FREE Ebook. Electric floor heating is also a solution to cold basements. When your home was first built, the odds are that there were few if any registers or vents installed in the basement. Your basement is likely cold or not appropriately heated. Electric floor heating can work as the only source of heat. Combined with a forced-air heating system, you will just need to keep the floor warm a few hours a day to add the necessary warmth to your basement. Open Your Ebook: Heidi Winings installs electric floor heating in her basement. (when prompted, click on "Open" to read our ebook)
Please note this book is only available for Windows users.

Besides heated flooring, what else can you do against moisture and how can you reduce humidity?

Dehumidifiers are used in many basements. But they consume lots of energy on condensing water, which is released into the air as heat. This, in turn, adds to the air-conditioning load. More importantly, dehumidifiers draw in through the concrete more moisture with dissolved chemicals, which accelerates efflorescence and deterioration of the concrete. Minimize or entirely avoid dehumidifiers by eliminating the source of dampness and deep-sealing the concrete.

If you have a sump pit, cover it up and seal it airtight with silicone caulk. Caulk any openings and cracks in the concrete with self-leveling caulk. Insulate air-conditioning ducts to prevent condensation. Reduce the amount of water around your foundations with proper gutters, downspout extensions, and by grading the soil. If you have a crawl space, cover the soil with heavy polyethylene sheets and ventilate the space to the outside. Clean humidifiers, dehumidifiers, and air conditioning condensing units regularly with chlorine bleach.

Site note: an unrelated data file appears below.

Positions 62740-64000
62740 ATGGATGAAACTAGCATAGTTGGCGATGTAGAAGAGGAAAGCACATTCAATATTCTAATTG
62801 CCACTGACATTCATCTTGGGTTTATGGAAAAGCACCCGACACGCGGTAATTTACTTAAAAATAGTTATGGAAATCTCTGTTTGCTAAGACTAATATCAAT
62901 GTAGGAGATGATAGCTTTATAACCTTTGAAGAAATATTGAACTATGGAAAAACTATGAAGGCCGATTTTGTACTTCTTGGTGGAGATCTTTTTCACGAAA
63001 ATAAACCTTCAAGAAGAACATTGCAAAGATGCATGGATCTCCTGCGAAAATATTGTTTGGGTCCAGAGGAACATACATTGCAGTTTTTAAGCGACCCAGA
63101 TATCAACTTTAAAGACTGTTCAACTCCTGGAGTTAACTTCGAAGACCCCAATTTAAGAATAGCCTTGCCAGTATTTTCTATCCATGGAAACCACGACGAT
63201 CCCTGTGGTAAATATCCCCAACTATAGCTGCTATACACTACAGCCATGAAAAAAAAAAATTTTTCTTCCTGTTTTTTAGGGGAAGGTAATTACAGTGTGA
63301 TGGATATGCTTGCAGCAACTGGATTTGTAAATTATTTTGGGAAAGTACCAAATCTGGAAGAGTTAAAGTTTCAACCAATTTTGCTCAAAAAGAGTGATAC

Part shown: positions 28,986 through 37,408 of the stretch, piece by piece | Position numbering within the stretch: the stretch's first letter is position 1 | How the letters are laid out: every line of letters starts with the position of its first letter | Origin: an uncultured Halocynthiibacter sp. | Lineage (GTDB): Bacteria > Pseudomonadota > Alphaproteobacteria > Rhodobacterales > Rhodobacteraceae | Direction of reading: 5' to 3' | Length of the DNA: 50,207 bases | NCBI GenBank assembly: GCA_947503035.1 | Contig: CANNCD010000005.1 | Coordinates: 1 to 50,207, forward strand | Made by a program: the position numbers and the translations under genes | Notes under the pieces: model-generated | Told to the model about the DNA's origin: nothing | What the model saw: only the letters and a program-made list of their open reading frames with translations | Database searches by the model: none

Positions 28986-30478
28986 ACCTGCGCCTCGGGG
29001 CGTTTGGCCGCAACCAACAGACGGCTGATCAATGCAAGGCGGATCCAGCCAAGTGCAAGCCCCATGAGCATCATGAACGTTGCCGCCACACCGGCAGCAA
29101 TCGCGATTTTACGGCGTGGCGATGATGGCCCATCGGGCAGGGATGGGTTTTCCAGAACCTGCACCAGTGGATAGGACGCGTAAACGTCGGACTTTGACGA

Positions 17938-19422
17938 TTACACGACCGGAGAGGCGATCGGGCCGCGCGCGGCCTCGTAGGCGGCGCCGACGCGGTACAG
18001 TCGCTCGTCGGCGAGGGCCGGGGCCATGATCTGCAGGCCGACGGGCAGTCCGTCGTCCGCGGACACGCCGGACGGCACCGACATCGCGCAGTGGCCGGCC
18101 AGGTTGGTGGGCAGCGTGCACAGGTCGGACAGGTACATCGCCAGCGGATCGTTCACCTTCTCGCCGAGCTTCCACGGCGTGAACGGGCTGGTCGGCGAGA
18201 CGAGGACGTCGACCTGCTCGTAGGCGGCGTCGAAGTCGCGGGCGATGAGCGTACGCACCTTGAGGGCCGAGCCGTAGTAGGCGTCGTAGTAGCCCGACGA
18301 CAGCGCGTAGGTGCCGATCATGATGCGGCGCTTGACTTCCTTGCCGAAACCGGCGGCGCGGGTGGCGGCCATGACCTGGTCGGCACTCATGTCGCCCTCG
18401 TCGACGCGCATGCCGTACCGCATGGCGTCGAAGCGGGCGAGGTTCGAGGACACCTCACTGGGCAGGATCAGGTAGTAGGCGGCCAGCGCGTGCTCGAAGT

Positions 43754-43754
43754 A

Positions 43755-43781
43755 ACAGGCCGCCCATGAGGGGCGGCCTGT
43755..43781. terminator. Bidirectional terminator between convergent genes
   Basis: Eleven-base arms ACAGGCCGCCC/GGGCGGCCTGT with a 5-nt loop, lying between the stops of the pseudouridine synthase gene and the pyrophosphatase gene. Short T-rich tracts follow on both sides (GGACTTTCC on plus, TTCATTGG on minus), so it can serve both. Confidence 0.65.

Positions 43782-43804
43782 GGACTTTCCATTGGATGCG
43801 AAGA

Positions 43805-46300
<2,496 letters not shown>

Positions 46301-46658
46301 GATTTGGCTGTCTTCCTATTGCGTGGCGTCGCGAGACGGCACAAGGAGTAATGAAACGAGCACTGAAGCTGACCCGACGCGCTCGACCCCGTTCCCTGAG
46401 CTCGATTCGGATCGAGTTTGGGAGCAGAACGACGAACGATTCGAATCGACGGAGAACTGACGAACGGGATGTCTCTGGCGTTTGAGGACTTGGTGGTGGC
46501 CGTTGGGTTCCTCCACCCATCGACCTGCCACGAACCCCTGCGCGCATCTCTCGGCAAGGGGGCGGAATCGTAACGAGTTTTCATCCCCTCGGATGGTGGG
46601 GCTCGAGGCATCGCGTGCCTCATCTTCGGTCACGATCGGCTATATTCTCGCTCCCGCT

Mold Remediation with RadonSeal

RadonSeal is very effective in getting rid of molds and mildew, dust mites, and other biological contaminants in homes. By deep-sealing the concrete in your basement or foundation slab with RadonSeal, you will eliminate the largest source of moisture in your home. Reducing humidity is the key to stopping molds and mildew, and to preventing their recurrence.

What kind of material should you use in your basement? There are several levels of material vulnerability to mold.

The most vulnerable materials are those that contain starches or sugars, such as paper covered products, like gypsum, and suspendable ceiling tiles (dropped ceilings). (An indication that these materials are vulnerable is that one drop of water every 12 minutes could produce visible mold in two days.)

The next level of vulnerability includes materials that produce mold when exposed to humidity levels of approximately 95%, such as medium density particle-board and fiberboard.

Sapwood and hardwood lumbers are relatively mold resistant.

The most resistant materials are porcelain, ceramic tile, PVC, and rubbers.

There is a new gypsum board covered with fiberglass “Dens Guard” by Georgia Pacific, which appears to be good at resisting mold growth.

In places where keeping the material dry is impossible, use resistant materials that are easy to clean. For example, mold cannot grow on porcelain, but it can grow on dust on porcelain. A common example is the backside of toilets: paper fiber sticks there when the surface is wet, and mold can grow.

Mold remediation guidelines:
American Conference of Governmental Industrial Hygienists
The Environmental Protection Agency
New York City Mold Remediation Guidance